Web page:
This is Biography Bjork Gudmundsdottir apparently the surname simply means “Gudmund’s daughter was born in Reykjavík, Iceland, on 21 November 1965.

Daughter of alternative parents and influenced by hippy culture, she spent much of her childhood in one of the so-called “communes” organized by the flower children and local youth movements, which tended to consider the family as an enlarged nucleus, in line with the imagination that was sweeping the world.

Within this context, he learnt the first musical rudiments, naturally marked by the rock and psychedelic music of those years, without neglecting the committed singer-songwriters who raged in those years.But it should not be forgotten that he also takes lessons in theory and instrumental partica with the flute and piano. His debut in the world of music is however very precocious. In short, Bjork is not one of those cases in which career and artistic inclinations are blocked or little understood by his parents or the surrounding environment.

His first record records him at the tender age of only eleven, which makes her a media case and projects her into the firmament of Icelandic notoriety. It is an Icelandic folk cover album with an original song composed by her, a tribute to a painter from her homeland.

Following his entry into the world of pop and a little more grown up, he started a series of collaborations, including some performances on the punk scene, while continuing to record records as a soloist records that are little distributed and now hard to find.

In 1977 he arrives to the group that definitively reeds her and that will have a fundamental importance also on the level of her private life: they are the Sugarcubes, in which militates the man she will marry, Thor Eldon, with whom she will have a son, Sindri, even if the marriage won’t last long.

The two in fact separate after a few years. In any case, the Sugarcubes are at least one successful hit, the “Birthday” which, thanks to its beautiful melody, projects the band towards worldwide success. It’s 1988 and the “phenomenon” Bjork is far from exploding. Still together with the band he records other records, such as “Here, today, tomorrow, next week” and “Stick Around for Joy”,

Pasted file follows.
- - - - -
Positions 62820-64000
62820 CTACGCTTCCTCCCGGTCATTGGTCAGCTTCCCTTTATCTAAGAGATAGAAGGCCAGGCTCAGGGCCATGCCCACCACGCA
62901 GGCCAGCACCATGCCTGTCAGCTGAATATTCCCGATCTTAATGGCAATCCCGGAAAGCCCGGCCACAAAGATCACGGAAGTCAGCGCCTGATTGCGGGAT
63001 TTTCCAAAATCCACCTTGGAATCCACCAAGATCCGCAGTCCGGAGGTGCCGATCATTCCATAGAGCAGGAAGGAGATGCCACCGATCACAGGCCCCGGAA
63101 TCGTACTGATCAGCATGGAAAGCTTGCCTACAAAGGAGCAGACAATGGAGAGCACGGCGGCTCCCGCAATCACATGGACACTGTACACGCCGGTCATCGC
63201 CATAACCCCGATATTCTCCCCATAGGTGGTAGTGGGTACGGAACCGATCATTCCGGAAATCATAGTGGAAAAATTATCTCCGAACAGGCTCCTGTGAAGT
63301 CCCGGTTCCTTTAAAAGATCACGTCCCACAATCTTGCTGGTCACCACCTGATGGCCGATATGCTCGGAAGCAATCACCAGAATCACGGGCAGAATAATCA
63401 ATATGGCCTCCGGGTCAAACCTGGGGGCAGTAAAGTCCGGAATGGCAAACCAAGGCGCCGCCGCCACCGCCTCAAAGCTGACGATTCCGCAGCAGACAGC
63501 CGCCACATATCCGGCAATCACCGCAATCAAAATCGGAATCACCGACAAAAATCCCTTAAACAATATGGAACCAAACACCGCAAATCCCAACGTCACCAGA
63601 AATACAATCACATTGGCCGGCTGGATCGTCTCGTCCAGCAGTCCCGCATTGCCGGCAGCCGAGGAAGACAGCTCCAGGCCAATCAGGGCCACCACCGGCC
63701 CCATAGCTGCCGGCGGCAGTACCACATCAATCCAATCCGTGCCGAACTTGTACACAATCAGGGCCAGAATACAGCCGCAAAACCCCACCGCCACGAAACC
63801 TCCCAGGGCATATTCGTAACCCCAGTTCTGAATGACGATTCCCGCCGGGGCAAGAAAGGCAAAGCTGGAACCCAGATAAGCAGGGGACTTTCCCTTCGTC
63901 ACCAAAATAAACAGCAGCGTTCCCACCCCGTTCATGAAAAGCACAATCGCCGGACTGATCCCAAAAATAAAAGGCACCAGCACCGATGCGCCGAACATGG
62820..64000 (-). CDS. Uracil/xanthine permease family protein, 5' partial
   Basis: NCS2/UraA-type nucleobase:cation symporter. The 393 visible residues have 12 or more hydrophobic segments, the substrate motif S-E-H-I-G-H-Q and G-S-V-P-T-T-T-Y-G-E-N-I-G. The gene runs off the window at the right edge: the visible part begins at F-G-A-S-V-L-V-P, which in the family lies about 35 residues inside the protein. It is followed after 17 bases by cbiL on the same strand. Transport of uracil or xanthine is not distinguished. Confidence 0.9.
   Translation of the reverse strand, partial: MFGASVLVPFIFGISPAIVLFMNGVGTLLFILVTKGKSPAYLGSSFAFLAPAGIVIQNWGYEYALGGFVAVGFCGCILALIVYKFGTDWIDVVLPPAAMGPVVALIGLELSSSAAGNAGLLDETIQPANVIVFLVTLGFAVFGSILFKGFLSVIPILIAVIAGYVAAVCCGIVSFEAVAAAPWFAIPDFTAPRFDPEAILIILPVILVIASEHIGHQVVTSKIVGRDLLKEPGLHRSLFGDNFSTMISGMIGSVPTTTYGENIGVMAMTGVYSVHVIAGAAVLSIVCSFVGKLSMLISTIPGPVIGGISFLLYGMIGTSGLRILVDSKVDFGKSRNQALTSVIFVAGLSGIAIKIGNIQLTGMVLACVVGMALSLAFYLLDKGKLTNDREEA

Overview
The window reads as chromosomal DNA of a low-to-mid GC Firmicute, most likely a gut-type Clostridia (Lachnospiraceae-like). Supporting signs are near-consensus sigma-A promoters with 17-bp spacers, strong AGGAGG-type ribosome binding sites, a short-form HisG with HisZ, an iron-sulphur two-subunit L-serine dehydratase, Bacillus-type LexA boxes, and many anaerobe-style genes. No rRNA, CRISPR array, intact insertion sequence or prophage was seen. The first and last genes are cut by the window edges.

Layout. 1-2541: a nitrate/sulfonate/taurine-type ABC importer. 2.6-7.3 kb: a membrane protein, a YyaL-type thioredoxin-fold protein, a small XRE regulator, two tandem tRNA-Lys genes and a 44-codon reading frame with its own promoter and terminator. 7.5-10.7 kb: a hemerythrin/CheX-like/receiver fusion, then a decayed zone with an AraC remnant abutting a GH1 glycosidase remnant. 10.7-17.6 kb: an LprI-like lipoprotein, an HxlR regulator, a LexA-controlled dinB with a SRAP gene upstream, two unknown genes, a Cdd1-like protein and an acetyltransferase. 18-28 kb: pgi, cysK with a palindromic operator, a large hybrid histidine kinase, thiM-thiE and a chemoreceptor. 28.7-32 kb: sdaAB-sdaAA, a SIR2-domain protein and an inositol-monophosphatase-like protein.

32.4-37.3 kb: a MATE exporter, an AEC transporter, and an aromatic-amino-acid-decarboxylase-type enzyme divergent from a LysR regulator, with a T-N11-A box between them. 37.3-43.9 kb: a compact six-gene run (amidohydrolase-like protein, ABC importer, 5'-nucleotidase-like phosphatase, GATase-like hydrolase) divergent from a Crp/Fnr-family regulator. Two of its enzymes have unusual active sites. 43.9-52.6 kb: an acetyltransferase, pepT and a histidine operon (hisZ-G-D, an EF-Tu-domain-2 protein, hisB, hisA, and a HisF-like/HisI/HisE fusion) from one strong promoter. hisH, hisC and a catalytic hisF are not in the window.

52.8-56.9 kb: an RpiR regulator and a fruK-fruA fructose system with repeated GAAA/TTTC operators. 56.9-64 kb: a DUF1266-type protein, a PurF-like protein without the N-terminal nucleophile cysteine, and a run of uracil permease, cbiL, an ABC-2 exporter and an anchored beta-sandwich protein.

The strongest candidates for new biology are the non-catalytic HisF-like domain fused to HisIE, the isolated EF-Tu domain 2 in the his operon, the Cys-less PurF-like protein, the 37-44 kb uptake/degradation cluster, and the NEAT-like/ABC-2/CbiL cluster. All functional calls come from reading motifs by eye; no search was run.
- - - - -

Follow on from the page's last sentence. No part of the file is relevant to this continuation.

in the critics’ opinion far less inspired than the first “Life’s too good”.

At that point (it’s 1992), Bjork feels the need to express herself, with her own songs. And she dissolves the band.Bjork has a consistent recording career behind him, yet he decides to name his album “Debut” (perhaps to disavow the album he recorded when he was 11 years old), which in fact represents a break with what he had done so far.
Success in any case is more than flattering. Sales figures in hand (over two million copies worldwide), despite the “difficult” music offered by the singer, a music far from the inveterate listening habits of radio success, she became one of the stars of the Nineties.

Bjork, in short, becomes the symbol, the champion of that “new” music that combines electronics and melody. In the same year he won the Mtv award in the Best European Video category, with “Human Behavior”. Two years pass and Bjork triumphs as Best female artist. Meanwhile, she moves to London where she explores the dance music scene.

He continues to work, write and compose, so much so that after “Telegram”, a collection of remixes of tracks from “Post”, in ’97 “Homogenic” was released, remixed like the previous two (some of his fans have also created a site that collects remixes and provides the music tracks to make them at home).

In 1997 the Icelandic leprechaun gets worldwide recognition with “Homogenic”, an album conceived as a living organism: nervous system represented by strings, lungs and oxygen by voice and heart by rhythm.

In 2000, however, he agreed to star in Lars Von Trier’s new film “Dancer in the dark”, of which he also composed the soundtrack. Her moving performance won her the Palme d’Or at the Cannes Film Festival for Best Actress, as well as being nominated for the 2001 Oscars in the Best Song category with “I’ve seen it all”, also based on von Trier’s film. In the midst of all this, she continues her collaborations with various musicians, according to the tabloids, in some cases conditioned by flirtation.

In August 2001 his new Lp, “Vespertine”, was released, which, according to Bjork herself, “is inspired by moments of solitude in one’s own home, dedicated to introspection and murmured reflections”.In July 2005 the soundtrack of “Drawing Restraint 9” was released, whose director is her husband Matthew Barney: Björk appears as the protagonist together with her husband.

In this musical experiment Björk refers to the technique of vocal superimpositions already used in Medúlla. He also composes numerous instrumental pieces with the Sho, an ancient Japanese musical instrument, which he studied directly in the land of the Rising Sun.


1977 – Björk

1993 – Debut

1995 – Post

1997 – Homogenic

2001 – Vespertine

2004 – Medúlla

2007 – Volta

2011 – Biophilia

2015 – Vulnicura

2017 – Utopia

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